To my shame I have only been to the National Botanic Garden in Dublin once, last March for a seminar on a cold, dull day. That is until today when I had to drop someone off at the airport and checked the atlas and discovered that the garden is only 6km away! So, because it was such a lovely day it seemed the perfect opportunity to correct my failing and I headed south to the garden. The car park is just south of the main entrance and costs 2 euro but there is also parking in the surrounding streets.
You can get the full lowdown of the garden on the main website apart from other places but, briefly:
The gardens date back to 1795 and, like most botanic gardens its primary aim was research but in the case of Glasnevin it was agriculture rather than horticulture but this changed in the 183os because of greater contact with other botanic gardens and the influence of plant collectors who were bringing back plants to Europe from around the world. As in many botanic gardens, it is the glasshouses that really impress and the Dublin ironmaster Richard Turner, also responsible for the great Palm House at Kew, designed the Curvilinear Range at Glasnevin. It was started in 1843 and opened six years later and visited by Queen Victoria. It was extended (the glasshouse, not the visit) in 1869. The first palm house in the garden was built in 1862 but was wooden and was badly damaged by wind twenty years later and replaced by the present structure which I found intriguing because of the substantial stone building, the height of the structure, at the northern end. By 1992 the Curvilinear Range was in a bad state and restoration was started and completed three years later in time for the garden’s bicentenary. The new alpine house was opened in 1994. By 2002 the Palm house needed attention and its restoration was completed two years later so all the glasshouses now look splendid (though the cactus house and others are now being worked on). The conservatory is usually filled with seasonal plants but currently displays a private collection of bonsai. I was amazed that they are right by the car park and although there is an attendant I would be very worried if they were mine!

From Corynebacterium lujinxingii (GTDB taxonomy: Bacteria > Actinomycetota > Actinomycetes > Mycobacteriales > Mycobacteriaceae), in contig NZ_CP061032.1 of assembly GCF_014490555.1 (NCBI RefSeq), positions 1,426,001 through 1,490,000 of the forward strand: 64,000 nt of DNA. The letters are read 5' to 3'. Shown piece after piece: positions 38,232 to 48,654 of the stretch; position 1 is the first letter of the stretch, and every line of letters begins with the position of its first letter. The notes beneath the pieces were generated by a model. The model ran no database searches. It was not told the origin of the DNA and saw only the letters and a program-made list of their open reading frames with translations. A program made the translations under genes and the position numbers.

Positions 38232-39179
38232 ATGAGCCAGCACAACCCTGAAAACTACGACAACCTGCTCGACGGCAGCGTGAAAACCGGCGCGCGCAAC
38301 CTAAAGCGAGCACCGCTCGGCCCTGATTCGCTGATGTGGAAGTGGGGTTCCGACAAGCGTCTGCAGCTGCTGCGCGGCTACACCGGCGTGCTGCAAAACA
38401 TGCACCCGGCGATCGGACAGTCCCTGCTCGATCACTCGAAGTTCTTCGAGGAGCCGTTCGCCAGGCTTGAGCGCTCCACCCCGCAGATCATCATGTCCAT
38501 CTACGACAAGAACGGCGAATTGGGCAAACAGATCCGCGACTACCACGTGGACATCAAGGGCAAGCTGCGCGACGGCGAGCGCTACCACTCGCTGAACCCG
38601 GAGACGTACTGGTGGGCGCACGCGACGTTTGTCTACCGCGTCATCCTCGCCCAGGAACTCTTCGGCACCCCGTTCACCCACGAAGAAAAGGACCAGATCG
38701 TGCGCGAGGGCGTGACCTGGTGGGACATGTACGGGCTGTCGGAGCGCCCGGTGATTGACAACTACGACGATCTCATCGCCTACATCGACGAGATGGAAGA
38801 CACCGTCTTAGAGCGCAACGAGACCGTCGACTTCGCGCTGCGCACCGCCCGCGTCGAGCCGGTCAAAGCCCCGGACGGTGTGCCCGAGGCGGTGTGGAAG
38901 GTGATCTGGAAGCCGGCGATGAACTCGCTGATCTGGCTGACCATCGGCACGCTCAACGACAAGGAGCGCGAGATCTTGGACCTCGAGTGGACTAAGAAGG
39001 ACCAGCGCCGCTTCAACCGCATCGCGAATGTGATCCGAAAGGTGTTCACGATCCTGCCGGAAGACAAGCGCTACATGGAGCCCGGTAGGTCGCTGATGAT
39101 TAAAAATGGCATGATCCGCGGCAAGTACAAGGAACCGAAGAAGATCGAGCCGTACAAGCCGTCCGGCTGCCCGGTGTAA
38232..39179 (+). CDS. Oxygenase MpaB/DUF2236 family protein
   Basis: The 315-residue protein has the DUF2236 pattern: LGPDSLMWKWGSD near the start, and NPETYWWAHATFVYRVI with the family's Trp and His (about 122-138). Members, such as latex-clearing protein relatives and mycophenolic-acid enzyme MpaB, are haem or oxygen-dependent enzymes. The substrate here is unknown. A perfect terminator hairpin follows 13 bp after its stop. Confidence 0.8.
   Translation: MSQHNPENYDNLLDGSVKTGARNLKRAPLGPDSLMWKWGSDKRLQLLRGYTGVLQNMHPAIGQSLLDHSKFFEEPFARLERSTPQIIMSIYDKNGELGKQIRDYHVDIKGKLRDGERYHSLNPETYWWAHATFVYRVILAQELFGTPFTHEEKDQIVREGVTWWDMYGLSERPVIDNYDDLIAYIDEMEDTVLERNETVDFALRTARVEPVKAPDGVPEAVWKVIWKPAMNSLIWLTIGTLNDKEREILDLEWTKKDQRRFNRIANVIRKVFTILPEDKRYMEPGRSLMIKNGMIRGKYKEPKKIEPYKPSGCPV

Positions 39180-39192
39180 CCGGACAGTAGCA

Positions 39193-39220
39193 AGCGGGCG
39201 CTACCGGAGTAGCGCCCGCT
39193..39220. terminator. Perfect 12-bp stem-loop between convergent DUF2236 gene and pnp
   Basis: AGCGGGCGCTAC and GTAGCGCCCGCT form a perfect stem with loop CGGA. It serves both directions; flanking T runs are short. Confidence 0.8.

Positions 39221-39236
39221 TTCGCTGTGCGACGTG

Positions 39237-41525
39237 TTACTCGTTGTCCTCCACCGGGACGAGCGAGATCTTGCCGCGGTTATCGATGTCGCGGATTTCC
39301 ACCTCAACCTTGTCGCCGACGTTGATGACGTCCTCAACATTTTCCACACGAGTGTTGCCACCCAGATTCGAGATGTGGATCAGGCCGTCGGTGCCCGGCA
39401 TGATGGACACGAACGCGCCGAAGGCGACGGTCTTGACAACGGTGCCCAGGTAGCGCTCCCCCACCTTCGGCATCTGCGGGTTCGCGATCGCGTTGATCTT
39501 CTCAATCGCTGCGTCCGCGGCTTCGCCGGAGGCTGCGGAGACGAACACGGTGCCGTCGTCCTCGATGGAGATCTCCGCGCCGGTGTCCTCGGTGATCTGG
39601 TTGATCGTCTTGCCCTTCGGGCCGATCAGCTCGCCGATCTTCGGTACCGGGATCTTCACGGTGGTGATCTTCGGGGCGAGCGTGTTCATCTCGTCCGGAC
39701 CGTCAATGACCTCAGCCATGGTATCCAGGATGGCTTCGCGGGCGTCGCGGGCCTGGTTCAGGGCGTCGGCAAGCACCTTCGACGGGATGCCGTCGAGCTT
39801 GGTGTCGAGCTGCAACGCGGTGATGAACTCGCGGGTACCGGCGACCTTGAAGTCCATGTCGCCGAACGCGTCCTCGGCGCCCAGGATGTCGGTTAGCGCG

Like all botanic gardens, ‘Glasnevin’ is a scientific collection so there is not masses of colour although there are annuals and bedding planted to satiate the public’s need for spectacle. Most of the ‘interest’ is close to the main entrance though the kitchen garden is at the far end and worth a walk. Lots of mature trees create a lovely place to walk and the greenhouses are spectacular enough to entertain even the least keen gardener. There is an indoor cafe, though I recommend the courtyard cafe where they sell the best fresh cream meringue roulade I have ever had (though I didn’t have it today) for 4.60 euro. make sure you explore all the paths and the area to the north of the Curvilinear range the other side of the river – it is here that you will find the rose garden. The order beds, where plants are grouped according to their family, are small but very well designed and then there is the small rock garden which was apparently despised by the opinionated Reginald Farrer who described it as a ‘Devil’s lapful’.
You need to allow at least two hours for a visit and you could easily spend the best part of a day here if you are interested.
Anyway, enough words.